But citizens of Eden Prairie are far from losing any faith. Each year, the city puts out a survey to its residents asking them questions about city services. Last year’s survey showed 95 percent of residents say that Eden Prairie was an excellent place to live. “We’ve got people who expect a high level of service and we deliver it,” Getschow says. “That’s important and we want to keep that going.”
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Waconia’s city administrator Susan Arntz still remembers her 9th grade civics teacher who ignited her interest in American government. Arntz’s job strikes another nostalgic chord: Waconia, with its strong sense of community, is a reminder of her small, northern Minnesotan hometown.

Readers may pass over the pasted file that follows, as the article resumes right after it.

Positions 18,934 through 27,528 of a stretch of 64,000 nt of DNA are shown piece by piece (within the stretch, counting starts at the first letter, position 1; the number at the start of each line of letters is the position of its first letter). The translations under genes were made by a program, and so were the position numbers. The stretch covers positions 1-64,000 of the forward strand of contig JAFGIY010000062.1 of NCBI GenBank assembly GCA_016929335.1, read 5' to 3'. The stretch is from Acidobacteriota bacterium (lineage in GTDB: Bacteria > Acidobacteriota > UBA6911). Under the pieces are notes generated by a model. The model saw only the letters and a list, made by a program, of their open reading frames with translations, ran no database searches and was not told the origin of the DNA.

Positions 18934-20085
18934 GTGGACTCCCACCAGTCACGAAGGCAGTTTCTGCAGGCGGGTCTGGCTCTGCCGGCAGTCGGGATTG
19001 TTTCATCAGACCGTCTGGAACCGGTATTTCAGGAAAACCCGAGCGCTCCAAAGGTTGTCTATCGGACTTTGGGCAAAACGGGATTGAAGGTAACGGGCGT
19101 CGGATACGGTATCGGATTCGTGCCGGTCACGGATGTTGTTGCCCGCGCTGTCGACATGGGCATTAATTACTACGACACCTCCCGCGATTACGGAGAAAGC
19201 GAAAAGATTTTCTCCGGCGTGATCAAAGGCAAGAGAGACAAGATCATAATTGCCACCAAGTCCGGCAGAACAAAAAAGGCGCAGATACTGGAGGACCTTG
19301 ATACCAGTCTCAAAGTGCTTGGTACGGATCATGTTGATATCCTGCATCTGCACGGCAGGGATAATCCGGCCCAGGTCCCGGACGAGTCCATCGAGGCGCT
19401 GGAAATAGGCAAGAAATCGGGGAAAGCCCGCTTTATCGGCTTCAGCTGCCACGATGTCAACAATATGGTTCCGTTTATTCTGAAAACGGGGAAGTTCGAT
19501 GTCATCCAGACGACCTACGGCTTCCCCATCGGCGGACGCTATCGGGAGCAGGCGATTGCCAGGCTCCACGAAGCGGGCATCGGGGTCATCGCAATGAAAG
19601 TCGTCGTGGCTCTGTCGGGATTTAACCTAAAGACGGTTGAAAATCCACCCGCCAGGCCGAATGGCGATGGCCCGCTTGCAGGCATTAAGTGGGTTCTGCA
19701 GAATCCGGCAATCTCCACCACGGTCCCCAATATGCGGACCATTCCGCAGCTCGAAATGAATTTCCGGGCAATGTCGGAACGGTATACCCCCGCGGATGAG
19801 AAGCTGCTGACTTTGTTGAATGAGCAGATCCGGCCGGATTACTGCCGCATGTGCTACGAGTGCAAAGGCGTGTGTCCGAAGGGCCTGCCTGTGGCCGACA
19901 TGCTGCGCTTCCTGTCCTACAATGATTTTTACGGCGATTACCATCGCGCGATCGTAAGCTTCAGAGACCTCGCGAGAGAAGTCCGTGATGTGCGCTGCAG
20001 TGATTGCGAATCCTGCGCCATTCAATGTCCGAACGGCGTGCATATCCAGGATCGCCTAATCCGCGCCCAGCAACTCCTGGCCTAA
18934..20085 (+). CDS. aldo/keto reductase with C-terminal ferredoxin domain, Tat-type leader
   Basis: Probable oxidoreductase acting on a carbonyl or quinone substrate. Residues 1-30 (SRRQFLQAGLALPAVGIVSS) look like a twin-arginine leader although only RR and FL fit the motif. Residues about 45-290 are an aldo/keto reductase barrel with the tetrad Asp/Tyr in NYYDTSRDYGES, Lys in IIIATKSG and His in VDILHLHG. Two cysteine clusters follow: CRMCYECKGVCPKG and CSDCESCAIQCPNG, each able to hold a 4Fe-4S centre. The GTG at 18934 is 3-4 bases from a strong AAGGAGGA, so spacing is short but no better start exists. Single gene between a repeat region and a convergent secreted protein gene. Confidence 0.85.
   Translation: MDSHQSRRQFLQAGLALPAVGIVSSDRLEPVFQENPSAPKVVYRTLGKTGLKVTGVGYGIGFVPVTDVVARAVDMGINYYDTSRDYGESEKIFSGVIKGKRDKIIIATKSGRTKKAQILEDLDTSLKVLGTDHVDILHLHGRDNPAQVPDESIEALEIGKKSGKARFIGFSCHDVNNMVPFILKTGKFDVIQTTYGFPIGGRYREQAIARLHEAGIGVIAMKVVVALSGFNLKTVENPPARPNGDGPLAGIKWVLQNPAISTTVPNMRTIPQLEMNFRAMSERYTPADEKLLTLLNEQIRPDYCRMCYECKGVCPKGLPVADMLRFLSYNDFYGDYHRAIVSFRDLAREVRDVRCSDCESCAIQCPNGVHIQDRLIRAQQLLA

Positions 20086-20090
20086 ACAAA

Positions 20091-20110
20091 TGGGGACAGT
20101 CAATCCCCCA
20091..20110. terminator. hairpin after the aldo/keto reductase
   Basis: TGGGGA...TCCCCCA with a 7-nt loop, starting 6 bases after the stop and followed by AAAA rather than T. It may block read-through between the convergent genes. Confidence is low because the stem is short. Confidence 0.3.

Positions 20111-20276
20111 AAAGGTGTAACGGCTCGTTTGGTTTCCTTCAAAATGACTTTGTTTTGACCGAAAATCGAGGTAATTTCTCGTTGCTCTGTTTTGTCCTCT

Arntz has served in other roles and communities before becoming city administrator to Waconia 16 years ago. After starting out with Hennepin County working for one of the county commissioners, Arntz then moved to an internship with the city of Shoreview, followed by assistant city administrator for Chaska and then assistant city manager for New Brighton.
“Every day is different and that’s part of what’s magic about it,” Arntz says. In a single day, she can go from meetings with long term planning in mind to dealing with an animal complaint from a resident to working with a business owner who is looking to expand the business. The job oversees everything from snowplowing to elections to budgeting to utilities.